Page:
A recent decision by the Delaware Court of Chancery provides an example of those rare instances where the court refers a violation of legal ethics to the Office of Disciplinary Counsel for investigation, as compared to the court itself determining the appropriate penalty. See Charter Communications Operating LLC v. Optymyze, LLC, et al., C.A. No. 2018-0865-JTL, letter (Del. Ch. Mar. 5, 2019)

Some readers are surprised to read about Delaware court opinions which explain that the Delaware courts do not view their primary role as enforcers of the Rules of Professional Conduct unless violations of those rules “prejudicially disrupt judicial proceedings” or “threaten the legitimacy of judicial proceedings.” See, e.g., Crumplar v. Superior Court, 56 A.3d 1000, 1009 (Del. 2012), highlighted on these pages. Other cases have used the phrase “interfering with the administration of justice.” See, e.g., Lendus LLC v. Goede, highlighted on these pages.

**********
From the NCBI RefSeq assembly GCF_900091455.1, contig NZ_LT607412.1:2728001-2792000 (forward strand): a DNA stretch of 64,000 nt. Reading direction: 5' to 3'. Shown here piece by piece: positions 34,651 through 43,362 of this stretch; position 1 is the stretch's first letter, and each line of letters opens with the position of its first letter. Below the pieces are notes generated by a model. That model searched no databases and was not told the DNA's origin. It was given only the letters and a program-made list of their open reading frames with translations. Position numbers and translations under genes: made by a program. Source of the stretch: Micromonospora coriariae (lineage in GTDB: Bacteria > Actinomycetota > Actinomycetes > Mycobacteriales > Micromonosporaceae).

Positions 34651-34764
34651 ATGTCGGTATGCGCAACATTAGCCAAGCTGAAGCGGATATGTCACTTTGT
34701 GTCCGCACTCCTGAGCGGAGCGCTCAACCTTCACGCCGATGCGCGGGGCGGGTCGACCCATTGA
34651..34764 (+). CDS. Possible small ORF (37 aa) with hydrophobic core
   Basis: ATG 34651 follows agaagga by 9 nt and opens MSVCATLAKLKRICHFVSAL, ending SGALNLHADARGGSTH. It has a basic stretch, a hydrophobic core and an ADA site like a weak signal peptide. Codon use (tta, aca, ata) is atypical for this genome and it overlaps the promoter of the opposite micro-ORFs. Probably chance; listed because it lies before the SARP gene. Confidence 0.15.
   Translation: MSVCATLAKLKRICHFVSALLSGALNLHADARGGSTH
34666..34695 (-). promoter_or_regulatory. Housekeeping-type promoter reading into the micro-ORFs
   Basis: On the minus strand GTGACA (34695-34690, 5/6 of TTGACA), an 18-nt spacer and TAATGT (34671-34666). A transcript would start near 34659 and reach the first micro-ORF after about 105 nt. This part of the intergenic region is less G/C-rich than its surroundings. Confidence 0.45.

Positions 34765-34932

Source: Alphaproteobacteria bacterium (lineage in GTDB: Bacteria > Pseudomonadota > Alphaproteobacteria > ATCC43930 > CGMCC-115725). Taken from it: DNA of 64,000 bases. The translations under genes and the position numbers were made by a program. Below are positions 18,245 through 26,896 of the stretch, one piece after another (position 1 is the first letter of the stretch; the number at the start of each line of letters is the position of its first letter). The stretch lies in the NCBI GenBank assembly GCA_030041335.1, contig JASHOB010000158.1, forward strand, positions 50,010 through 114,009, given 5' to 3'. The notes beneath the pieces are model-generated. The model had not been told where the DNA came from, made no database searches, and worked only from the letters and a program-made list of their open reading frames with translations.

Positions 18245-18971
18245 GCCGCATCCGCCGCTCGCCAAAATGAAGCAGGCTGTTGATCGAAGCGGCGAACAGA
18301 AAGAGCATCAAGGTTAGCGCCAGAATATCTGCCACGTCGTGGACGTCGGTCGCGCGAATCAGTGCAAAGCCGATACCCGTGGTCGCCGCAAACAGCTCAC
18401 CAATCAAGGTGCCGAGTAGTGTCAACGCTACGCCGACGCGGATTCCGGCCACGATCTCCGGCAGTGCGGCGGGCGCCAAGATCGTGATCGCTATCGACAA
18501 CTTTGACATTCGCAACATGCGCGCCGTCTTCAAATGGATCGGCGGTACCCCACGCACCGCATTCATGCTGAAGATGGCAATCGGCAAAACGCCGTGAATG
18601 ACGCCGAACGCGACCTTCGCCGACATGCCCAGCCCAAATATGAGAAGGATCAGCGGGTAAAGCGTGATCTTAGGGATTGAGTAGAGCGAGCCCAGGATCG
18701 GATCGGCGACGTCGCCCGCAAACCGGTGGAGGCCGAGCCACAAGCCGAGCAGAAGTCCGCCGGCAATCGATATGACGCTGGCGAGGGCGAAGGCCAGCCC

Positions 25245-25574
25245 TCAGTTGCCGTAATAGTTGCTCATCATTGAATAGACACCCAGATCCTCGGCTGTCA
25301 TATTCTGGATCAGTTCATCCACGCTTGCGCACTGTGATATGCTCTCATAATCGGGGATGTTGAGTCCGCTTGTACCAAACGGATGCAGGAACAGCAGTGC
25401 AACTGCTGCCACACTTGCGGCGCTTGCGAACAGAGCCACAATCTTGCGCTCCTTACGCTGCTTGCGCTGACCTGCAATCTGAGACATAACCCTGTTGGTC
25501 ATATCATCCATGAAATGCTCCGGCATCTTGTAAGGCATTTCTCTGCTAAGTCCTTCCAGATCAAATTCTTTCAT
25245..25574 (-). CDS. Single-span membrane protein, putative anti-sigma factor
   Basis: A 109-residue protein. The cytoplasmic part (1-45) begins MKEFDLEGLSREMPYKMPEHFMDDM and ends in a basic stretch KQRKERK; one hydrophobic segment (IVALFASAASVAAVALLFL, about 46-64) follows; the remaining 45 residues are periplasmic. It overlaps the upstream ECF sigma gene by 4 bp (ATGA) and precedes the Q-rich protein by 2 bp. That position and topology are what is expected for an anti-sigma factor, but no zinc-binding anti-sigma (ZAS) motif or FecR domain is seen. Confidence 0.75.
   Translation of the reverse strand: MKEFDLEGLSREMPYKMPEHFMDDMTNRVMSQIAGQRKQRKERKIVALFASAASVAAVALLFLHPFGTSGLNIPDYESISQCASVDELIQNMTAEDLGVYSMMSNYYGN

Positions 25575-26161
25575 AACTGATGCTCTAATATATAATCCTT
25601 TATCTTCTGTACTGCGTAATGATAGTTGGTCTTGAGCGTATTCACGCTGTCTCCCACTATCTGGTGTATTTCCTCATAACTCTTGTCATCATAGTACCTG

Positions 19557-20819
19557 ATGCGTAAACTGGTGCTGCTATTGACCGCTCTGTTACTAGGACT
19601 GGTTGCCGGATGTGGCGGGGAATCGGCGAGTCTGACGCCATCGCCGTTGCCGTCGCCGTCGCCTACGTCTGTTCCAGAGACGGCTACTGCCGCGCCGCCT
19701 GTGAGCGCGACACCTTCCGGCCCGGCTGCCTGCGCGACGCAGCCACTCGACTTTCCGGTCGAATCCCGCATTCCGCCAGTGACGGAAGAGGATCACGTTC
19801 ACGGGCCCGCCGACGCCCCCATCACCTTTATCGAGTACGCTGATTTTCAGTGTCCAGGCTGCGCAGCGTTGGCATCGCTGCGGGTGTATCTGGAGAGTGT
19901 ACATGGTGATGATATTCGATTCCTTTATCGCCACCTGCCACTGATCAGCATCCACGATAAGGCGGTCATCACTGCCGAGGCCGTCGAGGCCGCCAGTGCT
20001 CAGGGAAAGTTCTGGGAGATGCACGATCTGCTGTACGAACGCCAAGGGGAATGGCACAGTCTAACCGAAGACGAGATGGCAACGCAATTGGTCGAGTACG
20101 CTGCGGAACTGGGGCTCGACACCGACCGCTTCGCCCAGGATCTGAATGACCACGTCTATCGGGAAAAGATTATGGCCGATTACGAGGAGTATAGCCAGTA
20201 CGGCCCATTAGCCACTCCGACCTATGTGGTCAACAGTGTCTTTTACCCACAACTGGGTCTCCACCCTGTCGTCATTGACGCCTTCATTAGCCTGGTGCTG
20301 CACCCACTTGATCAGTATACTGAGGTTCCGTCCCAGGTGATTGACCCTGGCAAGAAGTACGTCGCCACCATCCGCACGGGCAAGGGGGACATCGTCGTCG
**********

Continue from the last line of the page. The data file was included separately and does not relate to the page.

Rather, the Office of Disciplinary Counsel (ODC), a branch of the Delaware Supreme Court, is the proper venue for investigating and enforcing violations of legal ethics. In the Charter case linked above, the court was considering violations of Rule 11 when the counsel involved withdrew. The court explained that there might be some cases where it would continue to address a Rule 11 issue even after counsel withdrew, but the ODC is well equipped to investigate attorneys and recommend appropriate action.

Legal ethics is a topic covered by these pages because it not only applies to Delaware corporate and commercial litigation, but it also permeates virtually every aspect of legal practice. See, e.g., my recently published book on legal ethics highlighted on these pages.